Menu labels have become a favorite tool for policymakers to fight obesity, despite a lack of evidence that the format encourages people to make healthier food choices.
However, new research from Carnegie Mellon University and the University of Pennsylvania shows that “traffic light” color-coded labels, numeric labels and a combination of the two reduce the number of calories ordered in online food orders by about 10 percent. Published in the Journal of Public Policy & Marketing, the results from the study — the first online food ordering field experiment — suggest that consumers benefit from easier to understand information about what is, and isn’t, a healthy food choice.
“We are looking for more and better ways to help people make decisions about the food that they eat, to help them better understand the nutritional content so that they can use that information when they make choices,” said Julie Downs, associate professor of social and decision sciences at CMU.
For the study, 249 employees at a large corporation ordered lunches through a website designed by the research team. The menus each had numeric calorie labels, traffic light labels, both kinds of labels or no nutritional information.
The researchers compared the calorie content of the ordered lunches and found that each label reduced the calories ordered by 10 percent.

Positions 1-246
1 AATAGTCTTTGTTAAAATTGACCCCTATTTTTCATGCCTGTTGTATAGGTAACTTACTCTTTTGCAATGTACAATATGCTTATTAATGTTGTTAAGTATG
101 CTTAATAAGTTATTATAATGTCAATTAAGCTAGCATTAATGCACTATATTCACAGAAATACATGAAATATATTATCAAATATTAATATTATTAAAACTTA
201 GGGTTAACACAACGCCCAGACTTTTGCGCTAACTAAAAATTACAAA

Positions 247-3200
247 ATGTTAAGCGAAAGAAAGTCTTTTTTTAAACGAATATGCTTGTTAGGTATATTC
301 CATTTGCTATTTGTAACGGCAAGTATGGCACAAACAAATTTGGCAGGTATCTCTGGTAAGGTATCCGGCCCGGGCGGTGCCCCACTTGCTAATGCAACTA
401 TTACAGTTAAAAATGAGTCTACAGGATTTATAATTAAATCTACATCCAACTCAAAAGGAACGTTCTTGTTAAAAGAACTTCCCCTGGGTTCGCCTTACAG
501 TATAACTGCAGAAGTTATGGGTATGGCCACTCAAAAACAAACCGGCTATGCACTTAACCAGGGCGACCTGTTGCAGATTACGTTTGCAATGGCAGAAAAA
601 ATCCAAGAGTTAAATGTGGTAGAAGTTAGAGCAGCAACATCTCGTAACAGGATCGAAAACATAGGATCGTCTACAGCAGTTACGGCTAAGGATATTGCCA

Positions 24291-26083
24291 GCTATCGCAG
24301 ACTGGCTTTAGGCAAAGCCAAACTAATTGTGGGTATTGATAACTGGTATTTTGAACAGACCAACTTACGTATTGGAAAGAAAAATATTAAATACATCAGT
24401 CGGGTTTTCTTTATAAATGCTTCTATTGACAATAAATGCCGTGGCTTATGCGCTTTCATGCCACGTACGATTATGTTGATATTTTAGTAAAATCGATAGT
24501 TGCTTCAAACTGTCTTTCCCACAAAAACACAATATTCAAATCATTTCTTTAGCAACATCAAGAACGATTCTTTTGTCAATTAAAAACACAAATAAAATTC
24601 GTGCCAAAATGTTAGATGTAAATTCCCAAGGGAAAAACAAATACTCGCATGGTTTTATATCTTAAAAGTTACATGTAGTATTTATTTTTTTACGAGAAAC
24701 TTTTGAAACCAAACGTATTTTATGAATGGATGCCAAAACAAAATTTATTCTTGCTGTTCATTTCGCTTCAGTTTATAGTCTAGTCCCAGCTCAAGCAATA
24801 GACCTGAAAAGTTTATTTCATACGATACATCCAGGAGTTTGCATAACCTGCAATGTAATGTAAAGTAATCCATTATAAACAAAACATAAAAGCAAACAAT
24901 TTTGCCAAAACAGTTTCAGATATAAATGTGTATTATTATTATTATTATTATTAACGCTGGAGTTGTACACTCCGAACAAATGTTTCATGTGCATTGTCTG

“Calorie labeling appears to be effective in an online environment where consumers have fewer distractions, and the simpler traffic-light labeling seems as effective as standard calorie numbers,” said Eric M. Van Epps, a 2015 CMU alumnus who is a postdoctoral researcher at the University of Pennsylvania’s Perelman School of Medicine. Epps worked on the research while pursuing his Ph.D. in behavioral decision research at CMU.
The results also indicated that traffic light labels were effective without standard calorie number information, and there was no benefit from combining the two types of labels.
“The jury is still out on whether calorie labeling is an effective policy for reducing calorie intake,” said George Loewenstein, the Herbert A. Simon University Professor of Economics and Psychology in the Dietrich College of Humanities and Social Sciences. “We still don’t know whether it will be more or less effective when the information has become ubiquitous and expected. And, we also don’t know whether people who cut back on calories in a meal will compensate in ways that offset the benefit, for example by being more likely to snack or less likely to exercise, later in the day.”
“We still don’t know whether the information will be more or less effective when the information has become ubiquitous and expected. And, we also don’t know whether people who cut back on calories in a meal will compensate in ways that offset the benefit, for example by being more likely to snack or less likely to exercise, later in the day,” Loewenstein said.